# Some difficulty of fitting splines on latent variables

Posted by Yuling Yao on Sep 16, 2020.       Tag: modeling
in general B-spline is sensitive to the boundary knots, while the unknown support of latent variable models amplifies such sensitivity.

By spline I mean B-spline, and by B-spline I mean use piecewise polynomial basis in regressions. It might also be called kernel regressions.

I think there are three distinct usage of spline:

1. Interpolation: we enforce the spline to go across given (x, y) points, and make predictions for new x.

2. Smoothing: instead of exact interpolation, we allow some fitting error, but we also penalizing the smoothness of the fitted curve (the integral of 2rd order derivative in 1D or laplacian in 2D).

3. Filtering. It functions likes 2 that we regress the observations to the basis function matrix, but instead of viewing the penalization term as a bias-variance tradeoff, we shift the goal to find a latent variable surface. The bias in 2 is now interpreted as observations noise and the latent surface is now the true value.

Now, in certain models, we are model some latent variables by splines. For example, the observations $y_{1i}, y_{2i}, i=1, \dots, n$ is modeled by two gaussian process $y_{1i}\sim \mathrm{gp} ({f_{1i}}, \sigma), \quad y_{2i}\sim \mathrm{gp} (f_{2i}, \sigma)$ But the actual goal is to model the auto regression dynamic $f_{2i} \sim \mathrm{~some~function~of~} f_{1i}$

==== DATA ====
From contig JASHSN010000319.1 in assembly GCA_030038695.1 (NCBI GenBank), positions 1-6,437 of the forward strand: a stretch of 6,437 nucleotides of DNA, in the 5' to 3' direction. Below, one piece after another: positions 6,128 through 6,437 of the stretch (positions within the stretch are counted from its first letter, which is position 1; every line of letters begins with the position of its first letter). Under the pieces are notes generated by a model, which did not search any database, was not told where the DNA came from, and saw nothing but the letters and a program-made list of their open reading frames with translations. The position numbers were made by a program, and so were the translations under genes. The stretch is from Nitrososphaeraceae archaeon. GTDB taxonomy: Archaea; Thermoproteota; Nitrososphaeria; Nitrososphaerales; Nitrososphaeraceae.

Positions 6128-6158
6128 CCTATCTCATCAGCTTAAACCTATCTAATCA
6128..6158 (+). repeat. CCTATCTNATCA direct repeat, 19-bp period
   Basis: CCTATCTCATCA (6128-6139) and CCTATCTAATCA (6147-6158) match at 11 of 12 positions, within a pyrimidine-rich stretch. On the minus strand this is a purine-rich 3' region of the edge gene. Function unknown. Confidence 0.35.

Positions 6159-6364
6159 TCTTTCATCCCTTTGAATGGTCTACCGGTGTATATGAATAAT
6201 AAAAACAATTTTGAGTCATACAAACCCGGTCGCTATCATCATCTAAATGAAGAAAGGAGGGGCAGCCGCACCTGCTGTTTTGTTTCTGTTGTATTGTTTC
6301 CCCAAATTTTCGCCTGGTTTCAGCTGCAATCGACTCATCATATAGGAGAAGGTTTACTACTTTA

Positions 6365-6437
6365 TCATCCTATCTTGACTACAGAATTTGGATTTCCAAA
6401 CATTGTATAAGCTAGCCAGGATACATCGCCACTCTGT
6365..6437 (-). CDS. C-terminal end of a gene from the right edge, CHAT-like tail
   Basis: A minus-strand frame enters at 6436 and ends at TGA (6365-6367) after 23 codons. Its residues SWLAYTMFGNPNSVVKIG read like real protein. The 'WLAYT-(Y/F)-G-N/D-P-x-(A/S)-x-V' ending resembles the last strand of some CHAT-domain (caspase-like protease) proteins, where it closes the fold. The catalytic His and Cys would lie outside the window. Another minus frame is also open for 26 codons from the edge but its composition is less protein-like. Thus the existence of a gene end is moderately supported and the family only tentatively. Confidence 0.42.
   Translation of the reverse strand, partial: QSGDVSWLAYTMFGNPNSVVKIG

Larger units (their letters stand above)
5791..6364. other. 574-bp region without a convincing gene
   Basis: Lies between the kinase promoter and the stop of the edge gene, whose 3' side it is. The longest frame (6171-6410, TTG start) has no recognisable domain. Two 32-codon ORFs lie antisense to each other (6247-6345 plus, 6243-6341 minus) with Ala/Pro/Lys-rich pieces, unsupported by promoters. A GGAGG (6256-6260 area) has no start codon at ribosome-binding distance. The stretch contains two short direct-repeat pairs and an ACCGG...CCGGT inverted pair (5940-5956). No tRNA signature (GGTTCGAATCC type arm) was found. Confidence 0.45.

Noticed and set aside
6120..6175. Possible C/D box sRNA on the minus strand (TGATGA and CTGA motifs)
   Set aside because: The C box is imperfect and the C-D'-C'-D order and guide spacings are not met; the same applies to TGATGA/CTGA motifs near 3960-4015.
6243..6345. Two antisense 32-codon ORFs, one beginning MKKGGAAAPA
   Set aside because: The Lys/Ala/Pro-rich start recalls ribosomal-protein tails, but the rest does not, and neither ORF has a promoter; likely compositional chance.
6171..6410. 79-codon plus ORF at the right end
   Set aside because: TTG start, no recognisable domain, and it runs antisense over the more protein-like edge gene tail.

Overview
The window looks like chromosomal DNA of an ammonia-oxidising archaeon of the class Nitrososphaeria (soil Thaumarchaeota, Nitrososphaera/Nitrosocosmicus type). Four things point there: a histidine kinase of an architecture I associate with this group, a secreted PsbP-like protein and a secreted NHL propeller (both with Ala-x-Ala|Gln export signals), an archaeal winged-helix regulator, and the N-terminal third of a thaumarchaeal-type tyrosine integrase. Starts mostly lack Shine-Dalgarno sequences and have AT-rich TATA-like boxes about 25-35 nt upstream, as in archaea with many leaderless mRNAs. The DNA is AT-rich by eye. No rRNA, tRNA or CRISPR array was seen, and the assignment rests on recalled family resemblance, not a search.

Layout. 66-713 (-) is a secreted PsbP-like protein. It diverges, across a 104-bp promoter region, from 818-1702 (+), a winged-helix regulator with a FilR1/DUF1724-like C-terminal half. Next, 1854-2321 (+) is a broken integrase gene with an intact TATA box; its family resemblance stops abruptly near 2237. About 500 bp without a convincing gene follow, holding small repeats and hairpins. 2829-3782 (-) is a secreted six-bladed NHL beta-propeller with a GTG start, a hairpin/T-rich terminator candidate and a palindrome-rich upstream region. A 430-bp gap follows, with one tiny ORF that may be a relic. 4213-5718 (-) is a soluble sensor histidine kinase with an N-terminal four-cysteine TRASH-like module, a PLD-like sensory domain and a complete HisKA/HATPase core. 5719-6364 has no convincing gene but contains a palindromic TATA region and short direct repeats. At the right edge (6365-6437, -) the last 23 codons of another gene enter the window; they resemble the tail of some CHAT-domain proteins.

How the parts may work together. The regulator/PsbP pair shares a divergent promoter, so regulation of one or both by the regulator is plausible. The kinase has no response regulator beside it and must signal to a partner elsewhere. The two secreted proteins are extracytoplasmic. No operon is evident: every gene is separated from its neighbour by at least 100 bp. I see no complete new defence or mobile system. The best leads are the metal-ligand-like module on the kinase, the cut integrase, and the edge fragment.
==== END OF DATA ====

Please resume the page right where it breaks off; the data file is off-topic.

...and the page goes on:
It is actually straightforward to do that in Stan. We just model the autoregression using splines.

However, there are still some challenge here:

1. For observed values, the spline basis matrix $B_j(x_i)$ can be pre-computed and stored. The basis function becomes a feature extraction and is as simple as a regression. But for latent modeling, the basis matrix $B_j(f_i)$ has to be evaluated for every new value of parameter $f_i$. That is a lot of evaluation if either the number of basis or the sample size is big.
2. The usual B-spline regression can be GREATLY improved in efficiency by sparse matrix. In one-D, suppose the $K$ knots are the data quantiles with probability $1/K, … (K-1)/K$, the B_j(x_i) will only have $O(1/K)$ non-zero elements. For two-D with tensor product of basis, that is $O(1/K^2)$. The B matrix is almost always sparse for latent variable splines too. But then how can we do sparse matrix when the matrix changes everyone iterations? I mean, we can still convert that B to be a sparse matrix, but we have to convert it in every iteration.
3. The most horrible part is that the spline is zero outside its boundary knots— but we do not really know the boundary of the latent variables cuz they are latent. That is bad. If the sampler or the optimizer enters a region where the latent variables {$f_i$} are inferred to be wider than the knots— which are often prefixed, the gradient of the coefficient before the B matrix becomes zero. It either gets stuck in optimizer, or becomes random walk in HMC.
4. A careful analysis shows that the region where the above gradients are non-zero is indeed a very thin slice of the joint space. One solution is to trim the space to match it: put a soft constraint on the span of the latent variables. I think in general B-spline is sensitive to the boundary knots. The unknown support amplifies such sensitivity.